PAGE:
If you go back to the Bible account in Revelation 20:12, you'll see that this judging of the dead comes immediately after the nations under Gog of Magog attack God's Holy City. Then the Slanderer is destroyed, and thereafter is where we read of the judging of the dead. So, since the resurrection is spoken of as happening earlier in the Revelation, we would assume that they will have been resurrected much earlier, but will remain in the dead condition until they are judged as either one of the living or to condemnation.

 
But notice that another scroll was also then opened. It is the scroll of life, and apparently it is opened to record the names of those who are found faithful by God at that time.


However, realize that the judgment of the dead at the end of the Millennium isn't the beginning of the writing of names in the book of life, for at Philippians 4:3 Paul wrote of ‘fellow workers whose names [were already written] in the Book of Life.'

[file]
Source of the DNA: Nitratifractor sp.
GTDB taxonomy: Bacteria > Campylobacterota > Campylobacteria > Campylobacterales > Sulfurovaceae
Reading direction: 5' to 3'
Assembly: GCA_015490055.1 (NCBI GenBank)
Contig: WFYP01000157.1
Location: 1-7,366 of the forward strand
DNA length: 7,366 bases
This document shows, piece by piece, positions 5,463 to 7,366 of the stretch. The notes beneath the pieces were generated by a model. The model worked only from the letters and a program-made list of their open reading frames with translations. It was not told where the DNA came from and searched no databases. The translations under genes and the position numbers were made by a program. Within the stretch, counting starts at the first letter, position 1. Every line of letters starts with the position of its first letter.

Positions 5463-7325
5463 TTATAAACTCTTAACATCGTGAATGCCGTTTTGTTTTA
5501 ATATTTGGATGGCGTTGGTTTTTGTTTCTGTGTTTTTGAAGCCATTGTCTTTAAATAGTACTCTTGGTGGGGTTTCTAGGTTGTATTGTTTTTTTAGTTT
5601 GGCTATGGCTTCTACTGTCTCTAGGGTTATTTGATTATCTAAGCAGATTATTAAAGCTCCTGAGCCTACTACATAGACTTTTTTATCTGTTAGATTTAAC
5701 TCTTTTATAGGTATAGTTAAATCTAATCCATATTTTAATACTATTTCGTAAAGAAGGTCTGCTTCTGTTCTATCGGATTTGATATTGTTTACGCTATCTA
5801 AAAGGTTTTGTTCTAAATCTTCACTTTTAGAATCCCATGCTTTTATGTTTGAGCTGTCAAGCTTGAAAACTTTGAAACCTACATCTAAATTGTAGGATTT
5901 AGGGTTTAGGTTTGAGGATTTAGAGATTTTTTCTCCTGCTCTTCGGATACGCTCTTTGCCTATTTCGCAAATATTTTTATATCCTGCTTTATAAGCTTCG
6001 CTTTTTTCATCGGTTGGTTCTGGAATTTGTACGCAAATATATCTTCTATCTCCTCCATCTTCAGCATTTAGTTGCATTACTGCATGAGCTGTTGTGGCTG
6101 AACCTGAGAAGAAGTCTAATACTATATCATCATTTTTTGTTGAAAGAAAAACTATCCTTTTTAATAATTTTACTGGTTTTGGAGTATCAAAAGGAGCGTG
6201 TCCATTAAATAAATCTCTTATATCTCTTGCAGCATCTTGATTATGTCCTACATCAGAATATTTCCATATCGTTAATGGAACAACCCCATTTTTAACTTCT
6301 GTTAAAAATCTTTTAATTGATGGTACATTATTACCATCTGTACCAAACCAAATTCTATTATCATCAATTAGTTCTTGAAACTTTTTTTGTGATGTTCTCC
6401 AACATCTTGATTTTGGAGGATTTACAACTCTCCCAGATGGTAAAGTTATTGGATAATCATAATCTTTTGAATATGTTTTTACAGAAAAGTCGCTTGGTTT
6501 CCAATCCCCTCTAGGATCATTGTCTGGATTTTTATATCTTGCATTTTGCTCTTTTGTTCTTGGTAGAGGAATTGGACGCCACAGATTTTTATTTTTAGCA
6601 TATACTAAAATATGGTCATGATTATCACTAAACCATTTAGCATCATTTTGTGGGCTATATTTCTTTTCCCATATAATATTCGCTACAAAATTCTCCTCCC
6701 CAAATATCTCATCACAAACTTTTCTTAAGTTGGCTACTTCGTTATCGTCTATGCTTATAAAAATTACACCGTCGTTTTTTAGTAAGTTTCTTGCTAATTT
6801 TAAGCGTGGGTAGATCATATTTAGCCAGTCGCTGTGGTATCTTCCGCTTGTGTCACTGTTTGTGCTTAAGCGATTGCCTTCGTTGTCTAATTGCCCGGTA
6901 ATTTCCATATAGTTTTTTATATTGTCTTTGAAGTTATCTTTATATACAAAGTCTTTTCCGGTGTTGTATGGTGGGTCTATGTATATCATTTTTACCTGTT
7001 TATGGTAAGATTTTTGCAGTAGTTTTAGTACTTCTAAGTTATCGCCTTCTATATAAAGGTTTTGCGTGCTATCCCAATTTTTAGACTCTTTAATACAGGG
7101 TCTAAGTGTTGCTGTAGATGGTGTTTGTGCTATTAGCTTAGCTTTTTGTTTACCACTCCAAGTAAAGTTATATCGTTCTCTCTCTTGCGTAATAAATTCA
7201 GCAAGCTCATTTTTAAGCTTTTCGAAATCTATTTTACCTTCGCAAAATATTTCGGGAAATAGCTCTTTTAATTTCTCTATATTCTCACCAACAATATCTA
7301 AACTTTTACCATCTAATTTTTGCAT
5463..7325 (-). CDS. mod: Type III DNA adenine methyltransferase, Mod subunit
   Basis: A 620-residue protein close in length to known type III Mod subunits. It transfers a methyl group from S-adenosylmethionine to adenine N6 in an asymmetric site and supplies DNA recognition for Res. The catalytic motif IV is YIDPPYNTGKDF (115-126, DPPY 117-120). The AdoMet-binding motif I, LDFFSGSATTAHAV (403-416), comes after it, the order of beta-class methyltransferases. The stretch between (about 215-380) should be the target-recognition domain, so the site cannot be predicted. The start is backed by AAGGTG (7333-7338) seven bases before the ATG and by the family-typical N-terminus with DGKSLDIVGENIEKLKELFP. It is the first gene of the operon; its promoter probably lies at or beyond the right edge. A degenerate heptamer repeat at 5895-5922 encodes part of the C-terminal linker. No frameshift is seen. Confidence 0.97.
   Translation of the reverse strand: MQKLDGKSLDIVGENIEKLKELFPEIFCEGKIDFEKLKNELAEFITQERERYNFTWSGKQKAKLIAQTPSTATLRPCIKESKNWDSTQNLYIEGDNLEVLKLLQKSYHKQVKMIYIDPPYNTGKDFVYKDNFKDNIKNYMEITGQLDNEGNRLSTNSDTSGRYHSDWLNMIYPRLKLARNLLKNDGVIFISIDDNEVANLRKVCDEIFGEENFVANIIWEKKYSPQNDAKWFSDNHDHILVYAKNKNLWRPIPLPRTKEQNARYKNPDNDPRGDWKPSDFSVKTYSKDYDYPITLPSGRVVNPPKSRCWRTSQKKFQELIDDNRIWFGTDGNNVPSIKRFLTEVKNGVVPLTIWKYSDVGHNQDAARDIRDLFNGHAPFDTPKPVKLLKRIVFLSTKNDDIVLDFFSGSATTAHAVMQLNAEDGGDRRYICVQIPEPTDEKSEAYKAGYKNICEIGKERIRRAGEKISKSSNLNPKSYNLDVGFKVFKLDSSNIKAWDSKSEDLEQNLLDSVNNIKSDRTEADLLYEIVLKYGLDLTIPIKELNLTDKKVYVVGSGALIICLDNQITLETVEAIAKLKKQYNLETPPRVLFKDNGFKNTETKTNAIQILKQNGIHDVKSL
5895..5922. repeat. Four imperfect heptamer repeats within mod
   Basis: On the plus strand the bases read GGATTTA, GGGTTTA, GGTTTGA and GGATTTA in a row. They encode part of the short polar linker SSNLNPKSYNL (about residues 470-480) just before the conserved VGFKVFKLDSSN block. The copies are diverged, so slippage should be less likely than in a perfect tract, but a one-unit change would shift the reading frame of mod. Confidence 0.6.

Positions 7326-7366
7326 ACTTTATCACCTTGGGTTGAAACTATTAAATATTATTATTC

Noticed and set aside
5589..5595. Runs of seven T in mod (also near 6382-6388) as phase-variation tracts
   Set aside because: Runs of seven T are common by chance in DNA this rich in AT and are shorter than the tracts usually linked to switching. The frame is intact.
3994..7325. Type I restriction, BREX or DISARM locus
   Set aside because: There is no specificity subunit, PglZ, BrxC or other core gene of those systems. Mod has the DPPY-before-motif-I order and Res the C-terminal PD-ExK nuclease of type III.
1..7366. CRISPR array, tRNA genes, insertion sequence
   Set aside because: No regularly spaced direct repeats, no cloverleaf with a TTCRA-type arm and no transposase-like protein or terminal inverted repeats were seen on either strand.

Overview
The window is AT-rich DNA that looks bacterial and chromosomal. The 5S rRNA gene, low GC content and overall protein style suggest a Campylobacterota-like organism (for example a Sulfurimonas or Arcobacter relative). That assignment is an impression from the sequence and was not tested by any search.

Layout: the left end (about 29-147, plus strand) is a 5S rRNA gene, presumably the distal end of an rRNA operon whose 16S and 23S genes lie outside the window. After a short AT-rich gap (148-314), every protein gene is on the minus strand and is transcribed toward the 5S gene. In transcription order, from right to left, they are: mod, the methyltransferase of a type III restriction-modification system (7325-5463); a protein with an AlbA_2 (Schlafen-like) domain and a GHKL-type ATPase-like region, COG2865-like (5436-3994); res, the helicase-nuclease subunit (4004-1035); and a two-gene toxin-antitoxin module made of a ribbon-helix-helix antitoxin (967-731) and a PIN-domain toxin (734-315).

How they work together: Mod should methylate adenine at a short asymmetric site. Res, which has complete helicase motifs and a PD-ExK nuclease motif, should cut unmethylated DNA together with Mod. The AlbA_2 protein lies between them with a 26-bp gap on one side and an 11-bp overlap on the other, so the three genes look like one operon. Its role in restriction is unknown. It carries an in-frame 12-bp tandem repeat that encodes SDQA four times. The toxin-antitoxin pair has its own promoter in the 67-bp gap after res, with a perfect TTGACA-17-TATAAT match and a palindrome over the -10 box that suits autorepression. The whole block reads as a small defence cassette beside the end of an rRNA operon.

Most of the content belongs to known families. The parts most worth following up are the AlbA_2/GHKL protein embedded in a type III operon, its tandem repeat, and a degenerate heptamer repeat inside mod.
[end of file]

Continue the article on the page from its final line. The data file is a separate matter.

And at Daniel 12:2 we read, ‘[God] will raise all those whose [names] were written in the book, and many who died and were buried will be resurrected, some to life in the age, some to disgrace, and some will be scattered and shamed in that age.'


So, we must assume that God has already counted many as righteous, and their names have already been written in the book (or scroll) of life. And this means that they (like Abraham, Isaac, and Jacob) are considered among the living, not the dead, so they don't stand before God in judgment, as do those who God considers the dead.

 

Who are Resurrected?

 

And notice that the Bible's teaching of a resurrection isn't just promised to the faithful. For, Paul wrote at Acts 24:15, ‘And I have this hope in God, which they (the Pharisees) also share, that there's going to be a resurrection of the righteous and the unrighteous.'


So, we may conclude from these words of Paul that in God's great justice, everyone will be given the opportunity to serve God faithfully and live, regardless of their education, mental condition, age, nationality, or circumstances.


The reason why there is so little mention of the resurrection or the hereafter in the Ancient Scriptures of Israel (and the reason why Solomon spoke so gloomily of mankind's hope in Ecclesiastes) is because there was no hope until after Jesus came and gave his life as a ransom for mankind. The sacrifice of his perfect life is what opened the way for men to stand again. As Jesus himself said, ‘I am the resurrection and the life.'